Many friendly societies sought a continuing role within the new state service, including the very successful Tredegar Medical Aid Society, located in the Welsh mining town where the Labour Health Minister Aneurin Bevan was born. But as Bevan set to the task of creating a national health service, his response to Tredegar was, “You have shown us the way and by your very efficiency you have brought about your own cessation.” Friendly societies had been very influential in health and social care. The Friendly Societies Act 1829 and other legislation around their financial and social regulation influenced subsequent legislation for provident societies, co-operative societies, building societies, trade unions, and so on. And well-run, democratic ‘friendlies’ such as Tredegar provided useful but not exclusive models for the new NHS.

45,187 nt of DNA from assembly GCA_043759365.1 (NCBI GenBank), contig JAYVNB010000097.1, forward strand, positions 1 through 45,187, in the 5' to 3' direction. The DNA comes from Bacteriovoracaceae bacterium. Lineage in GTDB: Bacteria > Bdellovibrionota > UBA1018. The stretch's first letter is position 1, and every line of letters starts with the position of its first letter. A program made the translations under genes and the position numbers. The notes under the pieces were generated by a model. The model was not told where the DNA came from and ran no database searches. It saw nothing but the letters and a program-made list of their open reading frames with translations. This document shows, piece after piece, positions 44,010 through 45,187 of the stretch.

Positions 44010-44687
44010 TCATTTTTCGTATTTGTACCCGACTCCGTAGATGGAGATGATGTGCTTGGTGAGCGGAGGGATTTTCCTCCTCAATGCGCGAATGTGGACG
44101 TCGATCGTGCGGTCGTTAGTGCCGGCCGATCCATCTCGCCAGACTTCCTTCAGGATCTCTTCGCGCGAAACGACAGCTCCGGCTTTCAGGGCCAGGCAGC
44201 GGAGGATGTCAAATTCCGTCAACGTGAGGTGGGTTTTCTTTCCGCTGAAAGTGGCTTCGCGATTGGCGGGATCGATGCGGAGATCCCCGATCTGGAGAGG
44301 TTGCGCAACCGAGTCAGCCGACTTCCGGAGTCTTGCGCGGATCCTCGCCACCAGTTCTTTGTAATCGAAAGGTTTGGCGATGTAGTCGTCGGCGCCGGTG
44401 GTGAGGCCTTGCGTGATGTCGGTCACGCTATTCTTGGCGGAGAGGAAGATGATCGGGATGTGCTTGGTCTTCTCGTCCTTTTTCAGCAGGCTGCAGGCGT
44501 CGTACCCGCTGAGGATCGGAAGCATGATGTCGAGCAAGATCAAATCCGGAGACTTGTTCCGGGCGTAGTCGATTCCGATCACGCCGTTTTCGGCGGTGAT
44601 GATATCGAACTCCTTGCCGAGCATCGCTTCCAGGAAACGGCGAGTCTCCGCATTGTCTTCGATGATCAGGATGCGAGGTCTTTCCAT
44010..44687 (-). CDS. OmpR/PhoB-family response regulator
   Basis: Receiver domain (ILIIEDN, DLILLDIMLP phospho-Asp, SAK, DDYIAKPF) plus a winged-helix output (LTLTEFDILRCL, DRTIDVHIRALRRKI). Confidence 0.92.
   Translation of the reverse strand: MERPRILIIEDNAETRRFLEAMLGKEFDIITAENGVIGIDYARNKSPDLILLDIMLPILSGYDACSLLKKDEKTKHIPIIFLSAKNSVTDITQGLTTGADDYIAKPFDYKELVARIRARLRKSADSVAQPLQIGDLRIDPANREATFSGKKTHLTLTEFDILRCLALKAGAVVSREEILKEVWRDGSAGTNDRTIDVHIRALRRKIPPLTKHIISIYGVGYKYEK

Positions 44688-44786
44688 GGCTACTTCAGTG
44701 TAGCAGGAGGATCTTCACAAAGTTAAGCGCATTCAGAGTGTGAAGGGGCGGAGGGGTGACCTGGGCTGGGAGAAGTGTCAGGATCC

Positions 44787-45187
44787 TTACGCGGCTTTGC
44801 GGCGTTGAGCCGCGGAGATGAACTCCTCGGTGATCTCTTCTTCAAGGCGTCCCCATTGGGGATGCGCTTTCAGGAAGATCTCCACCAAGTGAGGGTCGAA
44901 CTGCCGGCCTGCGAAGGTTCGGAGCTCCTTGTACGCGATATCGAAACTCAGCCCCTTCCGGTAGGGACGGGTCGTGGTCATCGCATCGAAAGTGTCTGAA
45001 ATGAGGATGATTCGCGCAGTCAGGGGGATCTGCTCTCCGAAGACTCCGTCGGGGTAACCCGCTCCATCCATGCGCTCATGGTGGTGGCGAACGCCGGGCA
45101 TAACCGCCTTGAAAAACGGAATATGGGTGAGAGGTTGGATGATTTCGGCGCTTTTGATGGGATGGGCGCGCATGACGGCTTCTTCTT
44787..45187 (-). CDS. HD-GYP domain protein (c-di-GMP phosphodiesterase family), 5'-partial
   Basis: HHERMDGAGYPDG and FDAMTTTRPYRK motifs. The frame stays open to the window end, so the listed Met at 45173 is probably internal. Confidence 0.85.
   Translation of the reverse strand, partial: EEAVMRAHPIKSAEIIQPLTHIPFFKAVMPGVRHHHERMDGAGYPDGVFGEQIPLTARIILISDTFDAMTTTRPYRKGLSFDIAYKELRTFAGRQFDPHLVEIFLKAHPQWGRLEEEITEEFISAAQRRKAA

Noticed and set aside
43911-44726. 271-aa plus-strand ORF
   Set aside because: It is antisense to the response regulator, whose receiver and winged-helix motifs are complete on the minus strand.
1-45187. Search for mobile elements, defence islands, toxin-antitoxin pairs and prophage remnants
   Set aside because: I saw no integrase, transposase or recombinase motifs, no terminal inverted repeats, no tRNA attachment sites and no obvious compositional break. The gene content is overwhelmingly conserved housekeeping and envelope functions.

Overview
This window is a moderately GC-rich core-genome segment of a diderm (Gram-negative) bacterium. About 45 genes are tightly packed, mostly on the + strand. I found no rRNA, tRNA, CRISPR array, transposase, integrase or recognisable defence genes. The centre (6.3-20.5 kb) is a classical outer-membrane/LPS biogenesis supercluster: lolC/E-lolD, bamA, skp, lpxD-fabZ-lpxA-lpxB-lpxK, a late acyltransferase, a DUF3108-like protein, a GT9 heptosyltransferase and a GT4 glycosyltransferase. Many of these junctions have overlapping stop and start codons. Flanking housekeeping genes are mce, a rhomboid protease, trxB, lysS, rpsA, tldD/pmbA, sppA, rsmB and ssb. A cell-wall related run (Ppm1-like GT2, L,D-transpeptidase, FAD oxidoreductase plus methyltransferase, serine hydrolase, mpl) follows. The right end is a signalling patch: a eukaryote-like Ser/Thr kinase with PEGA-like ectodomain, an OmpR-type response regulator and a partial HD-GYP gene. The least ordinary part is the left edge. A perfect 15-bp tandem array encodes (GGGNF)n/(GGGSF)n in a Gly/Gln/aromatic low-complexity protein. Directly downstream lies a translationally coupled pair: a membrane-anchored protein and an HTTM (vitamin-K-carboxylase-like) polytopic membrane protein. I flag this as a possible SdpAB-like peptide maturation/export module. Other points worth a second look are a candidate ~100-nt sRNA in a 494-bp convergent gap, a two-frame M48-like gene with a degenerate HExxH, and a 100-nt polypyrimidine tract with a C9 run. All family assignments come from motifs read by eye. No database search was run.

But there were also examples of badly run societies. Some went bankrupt. Others were corrupt and some of the doctors they engaged were incompetent or unethical. Members themselves, seeking assistance, had to endure scrutiny, usually in the form of a “sick visitor”, who would check that they were not making a false claim before approving their request. When the National Insurance system and nationwide NHS were established in 1948, the healthcare contribution of societies and unions began to fade. But now people no longer had to rely on a steady income or become a member of a specific group or community in order to get access to reliable healthcare.
About the author
Nicolette Loizou is a Kent-based journalist, writer and photographer with a keen interest in how our lives correspond with health and society. Her work has been published in the Financial Times, Glamour and South China Morning Post and her latest book, ‘111 Places in Canterbury That You Shouldn’t Miss’, was published in March 2022.